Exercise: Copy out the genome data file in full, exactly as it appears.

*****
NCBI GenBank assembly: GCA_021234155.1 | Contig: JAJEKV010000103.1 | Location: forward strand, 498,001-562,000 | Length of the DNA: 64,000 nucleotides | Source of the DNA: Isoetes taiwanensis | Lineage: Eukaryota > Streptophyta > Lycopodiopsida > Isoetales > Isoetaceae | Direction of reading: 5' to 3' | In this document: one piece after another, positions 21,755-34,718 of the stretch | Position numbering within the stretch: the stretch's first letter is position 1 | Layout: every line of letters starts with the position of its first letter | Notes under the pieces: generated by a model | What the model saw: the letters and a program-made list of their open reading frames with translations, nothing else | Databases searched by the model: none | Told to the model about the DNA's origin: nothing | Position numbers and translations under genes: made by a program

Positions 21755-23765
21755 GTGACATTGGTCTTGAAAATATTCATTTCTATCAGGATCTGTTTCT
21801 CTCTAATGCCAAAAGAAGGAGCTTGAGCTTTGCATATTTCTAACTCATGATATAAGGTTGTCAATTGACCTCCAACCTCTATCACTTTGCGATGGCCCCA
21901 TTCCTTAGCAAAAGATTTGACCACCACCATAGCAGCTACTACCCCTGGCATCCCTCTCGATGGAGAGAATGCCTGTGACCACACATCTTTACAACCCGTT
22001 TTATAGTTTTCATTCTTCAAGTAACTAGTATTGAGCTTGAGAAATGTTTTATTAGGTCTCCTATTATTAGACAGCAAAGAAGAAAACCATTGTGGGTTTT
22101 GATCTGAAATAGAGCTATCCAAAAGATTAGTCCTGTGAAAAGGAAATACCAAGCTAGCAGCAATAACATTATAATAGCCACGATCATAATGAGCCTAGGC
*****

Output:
NCBI GenBank assembly: GCA_021234155.1 | Contig: JAJEKV010000103.1 | Location: forward strand, 498,001-562,000 | Length of the DNA: 64,000 nucleotides | Source of the DNA: Isoetes taiwanensis | Lineage: Eukaryota > Streptophyta > Lycopodiopsida > Isoetales > Isoetaceae | Direction of reading: 5' to 3' | In this document: one piece after another, positions 21,755-34,718 of the stretch | Position numbering within the stretch: the stretch's first letter is position 1 | Layout: every line of letters starts with the position of its first letter | Notes under the pieces: generated by a model | What the model saw: the letters and a program-made list of their open reading frames with translations, nothing else | Databases searched by the model: none | Told to the model about the DNA's origin: nothing | Position numbers and translations under genes: made by a program

Positions 21755-23765
21755 GTGACATTGGTCTTGAAAATATTCATTTCTATCAGGATCTGTTTCT
21801 CTCTAATGCCAAAAGAAGGAGCTTGAGCTTTGCATATTTCTAACTCATGATATAAGGTTGTCAATTGACCTCCAACCTCTATCACTTTGCGATGGCCCCA
21901 TTCCTTAGCAAAAGATTTGACCACCACCATAGCAGCTACTACCCCTGGCATCCCTCTCGATGGAGAGAATGCCTGTGACCACACATCTTTACAACCCGTT
22001 TTATAGTTTTCATTCTTCAAGTAACTAGTATTGAGCTTGAGAAATGTTTTATTAGGTCTCCTATTATTAGACAGCAAAGAAGAAAACCATTGTGGGTTTT
22101 GATCTGAAATAGAGCTATCCAAAAGATTAGTCCTGTGAAAAGGAAATACCAAGCTAGCAGCAATAACATTATAATAGCCACGATCATAATGAGCCTAGGC